The award is the largest judgment in history for a case brought under the CAN-SPAM Act, which prohibits false and misleading marketing emails. The venue was U.S. District Court in San Francisco, with Judge Jeremy Fogel presiding.
The judge’s award is for $437 million for statutory damages and $437 million for aggravated statutory damages. CAN-SPAM allows for damages of up to $11,000 per violation.
The alleged culprit, Adam Guerbuez of Montreal, has been difficult to find since Facebook filed suit four months ago. Still, Facebook is hoping the size of the judgment will scare off other spammers.
At the center of Facebook’s claim was that Guerbuez’ Atlantis Blue Capital, a business that allegedly fooled its users into providing him with their usernames and passwords. One method was the use of fake websites that posed as legitimate destinations.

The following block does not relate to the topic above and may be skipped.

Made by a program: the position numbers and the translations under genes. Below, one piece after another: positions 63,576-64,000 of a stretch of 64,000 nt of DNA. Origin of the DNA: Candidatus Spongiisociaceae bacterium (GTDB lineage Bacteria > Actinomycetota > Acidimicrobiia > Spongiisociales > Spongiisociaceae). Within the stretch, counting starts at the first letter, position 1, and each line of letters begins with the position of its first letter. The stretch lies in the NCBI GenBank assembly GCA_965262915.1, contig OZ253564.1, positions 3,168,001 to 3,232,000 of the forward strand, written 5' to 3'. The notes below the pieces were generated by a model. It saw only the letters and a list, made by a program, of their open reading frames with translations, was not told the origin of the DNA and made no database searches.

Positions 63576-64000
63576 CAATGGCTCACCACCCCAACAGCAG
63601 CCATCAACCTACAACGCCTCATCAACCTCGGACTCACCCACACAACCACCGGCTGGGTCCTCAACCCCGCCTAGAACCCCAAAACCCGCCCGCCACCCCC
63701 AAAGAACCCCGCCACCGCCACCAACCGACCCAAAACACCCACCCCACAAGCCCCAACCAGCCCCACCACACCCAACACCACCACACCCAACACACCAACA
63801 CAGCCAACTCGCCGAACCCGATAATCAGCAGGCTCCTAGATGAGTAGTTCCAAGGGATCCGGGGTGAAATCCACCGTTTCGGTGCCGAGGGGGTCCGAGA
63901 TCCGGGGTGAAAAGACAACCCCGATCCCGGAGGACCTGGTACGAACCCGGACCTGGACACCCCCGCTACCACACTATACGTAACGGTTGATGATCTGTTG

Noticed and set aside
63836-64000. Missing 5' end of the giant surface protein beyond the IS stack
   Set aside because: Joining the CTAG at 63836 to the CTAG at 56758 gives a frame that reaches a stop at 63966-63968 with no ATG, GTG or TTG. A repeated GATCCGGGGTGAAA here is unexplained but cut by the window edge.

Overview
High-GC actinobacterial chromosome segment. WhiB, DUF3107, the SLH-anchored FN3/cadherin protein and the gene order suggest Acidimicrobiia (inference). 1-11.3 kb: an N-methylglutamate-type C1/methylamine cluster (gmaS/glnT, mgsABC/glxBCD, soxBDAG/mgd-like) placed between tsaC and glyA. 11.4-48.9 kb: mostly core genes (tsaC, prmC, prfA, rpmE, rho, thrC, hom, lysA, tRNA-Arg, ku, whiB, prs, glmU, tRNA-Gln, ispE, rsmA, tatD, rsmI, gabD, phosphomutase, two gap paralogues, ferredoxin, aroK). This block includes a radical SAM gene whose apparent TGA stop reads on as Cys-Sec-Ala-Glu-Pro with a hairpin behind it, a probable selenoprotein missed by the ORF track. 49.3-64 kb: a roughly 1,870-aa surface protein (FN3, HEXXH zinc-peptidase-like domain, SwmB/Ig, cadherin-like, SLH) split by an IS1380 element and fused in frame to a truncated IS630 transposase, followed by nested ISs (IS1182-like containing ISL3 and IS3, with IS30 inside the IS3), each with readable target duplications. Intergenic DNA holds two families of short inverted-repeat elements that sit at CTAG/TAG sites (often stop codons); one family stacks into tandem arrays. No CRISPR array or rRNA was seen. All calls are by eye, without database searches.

After gaining access to user's personal profiles, Guerbuez in March and April sent more than 4 million messages that promoted marijuana and penis enlargement products, according to Facebook’s lawsuit.
Facebook’s lawyers argued in the case on behalf of the Palo Alto-based private company that "despite the resources dedicated to spam eradication, current available technology does not permit Facebook to completely prevent the transmission of spam on its site."
Facebook’s victory was preceded by that of its competitor, MySpace, which in May was awarded $234 million in its case against two spammers.